The DFA website is: http://www.gov.bc.ca/disasterfinancialassistance.  There you will find the DFA Application Form, ‘Disaster Financial Assistance Guidelines for Private Sector’, information bulletins about DFA and insurance and ‘One Step at a time – A Guide to Disaster Recovery’. 

Application forms are also available through RDEK offices in both Cranbrook and the Columbia Valley.

Once an application has been submitted, EMBC will confirm eligibility and contracted evaluators will contact eligible applicants to explain the DFA program requirements and schedule an onsite visit.

If you experienced flooding, keep copies of receipts, photos of the flooding and damage, and keep a record of your time. 

This is not an RDEK program, but we know a number of East Kootenay residents have been affected and want to make sure people know there may be some assistance available. If you have questions, please contact EMBC at 1 888 257-4777 (toll-free) or visit the website: http://www.gov.bc.ca/disasterfinancialassistance

General Emergency Informaiton:

Being prepared BEFORE an emergency happens is critical.  Here are some great resources to help you and your family be aware of the stages of evacuation, some of the basics related to personal preparedness and more.

Personal and Family Emergency Preparedness

Each year, thousands of people face emergency situations that could change their lives forever. Don't be caught off-guard. Know the hazards in your area and take the time to assemble your family emergency kit. During an emergency, you and your family could be on your own for an extended period of time. Emergency services may not be readily available, as increasing demands are placed on responders. It may take emergency workers some time to get to you as they help those in most critical need. As well, access to phones, gas, water, sewer and electrical services may be cut off. Learning how to be personally prepared and building a 72 hour kit is vital.

Some items you should include in a 72 hour emergency kit include:

  • Food (non spoiling)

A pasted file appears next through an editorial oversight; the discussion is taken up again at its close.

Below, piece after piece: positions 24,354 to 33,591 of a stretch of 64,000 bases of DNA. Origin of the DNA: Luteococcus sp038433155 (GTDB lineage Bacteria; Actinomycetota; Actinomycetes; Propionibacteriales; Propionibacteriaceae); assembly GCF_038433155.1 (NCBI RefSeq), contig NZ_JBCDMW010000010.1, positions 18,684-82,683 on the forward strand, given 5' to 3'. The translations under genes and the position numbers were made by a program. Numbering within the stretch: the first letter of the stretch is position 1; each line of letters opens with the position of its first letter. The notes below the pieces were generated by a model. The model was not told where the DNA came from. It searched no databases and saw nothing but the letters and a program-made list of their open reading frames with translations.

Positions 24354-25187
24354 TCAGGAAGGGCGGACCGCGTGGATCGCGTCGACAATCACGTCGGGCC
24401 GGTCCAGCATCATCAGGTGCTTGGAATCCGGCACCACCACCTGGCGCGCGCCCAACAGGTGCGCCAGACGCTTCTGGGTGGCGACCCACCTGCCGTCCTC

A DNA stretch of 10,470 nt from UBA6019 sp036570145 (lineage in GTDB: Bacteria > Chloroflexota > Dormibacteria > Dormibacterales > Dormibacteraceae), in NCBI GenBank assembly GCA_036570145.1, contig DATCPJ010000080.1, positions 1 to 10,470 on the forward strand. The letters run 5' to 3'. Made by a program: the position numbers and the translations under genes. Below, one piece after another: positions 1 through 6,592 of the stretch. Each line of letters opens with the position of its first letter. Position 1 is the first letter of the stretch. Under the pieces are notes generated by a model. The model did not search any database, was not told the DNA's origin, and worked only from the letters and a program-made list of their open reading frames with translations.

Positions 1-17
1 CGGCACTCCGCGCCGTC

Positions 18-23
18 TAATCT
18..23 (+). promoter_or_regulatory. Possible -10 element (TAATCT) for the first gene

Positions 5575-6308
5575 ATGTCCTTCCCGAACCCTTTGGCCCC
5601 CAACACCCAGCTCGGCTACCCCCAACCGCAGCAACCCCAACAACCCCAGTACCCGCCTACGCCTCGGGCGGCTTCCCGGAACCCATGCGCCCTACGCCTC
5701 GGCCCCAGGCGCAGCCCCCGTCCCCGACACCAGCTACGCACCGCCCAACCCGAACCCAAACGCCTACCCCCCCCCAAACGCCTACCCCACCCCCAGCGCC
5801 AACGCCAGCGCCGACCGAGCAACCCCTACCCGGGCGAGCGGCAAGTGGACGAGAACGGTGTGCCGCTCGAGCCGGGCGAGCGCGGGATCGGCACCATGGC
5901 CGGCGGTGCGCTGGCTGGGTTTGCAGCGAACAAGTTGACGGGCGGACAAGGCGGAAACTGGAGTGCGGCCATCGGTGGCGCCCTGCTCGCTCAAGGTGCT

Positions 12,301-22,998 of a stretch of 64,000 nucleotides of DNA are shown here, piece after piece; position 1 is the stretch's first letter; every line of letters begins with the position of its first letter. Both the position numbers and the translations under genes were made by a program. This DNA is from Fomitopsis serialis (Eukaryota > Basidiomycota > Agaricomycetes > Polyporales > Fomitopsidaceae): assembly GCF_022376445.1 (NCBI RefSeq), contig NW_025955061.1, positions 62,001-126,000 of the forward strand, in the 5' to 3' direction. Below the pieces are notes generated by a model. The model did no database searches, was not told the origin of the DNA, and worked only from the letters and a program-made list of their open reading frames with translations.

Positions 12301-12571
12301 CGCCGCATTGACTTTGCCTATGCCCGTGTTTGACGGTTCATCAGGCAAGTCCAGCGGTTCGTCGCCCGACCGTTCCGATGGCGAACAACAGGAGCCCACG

• Water
  • A manual can opener
  • A crank or battery powered flashlight
  • First aid kit
  • Extra cash
  • A copy of your emergency plan and contact information

For further information on getting prepared and building a 72 hour kit, visit http://www.getprepared.gc.ca

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Understanding the levels of evacuation:

There are three key stages in the evacuation process:

  • Evacuations Alert: Local authorities issue a warning about an imminent threat to life and property and people in the defined area should be ready to leave on short notice.
  • Evacuation Order: When an evacuation order is issued by the local authority, people should leave the area immediately.
  • Evacuation Rescind: People under an evacuation order may return. An evacuation order or alert may be reinstated by the local authority if the threat returns.

Preparing for an Evacuation:

In emergency situations, residents in high risk areas should listen to the local media and follow the instructions of local emergency and transportation officials. Prepare ahead by organizing an emergency supply kit with necessary prescription medications, personal toiletries, a change of clothing, insurance papers and other important documents. If you are evacuated, local officials will provide you with information about the location of a reception centre. You are encouraged to register all family members at the reception centre so, emergency responders know that you are safe.

Last edited: Tue, April 11, 2017 - 2:52:59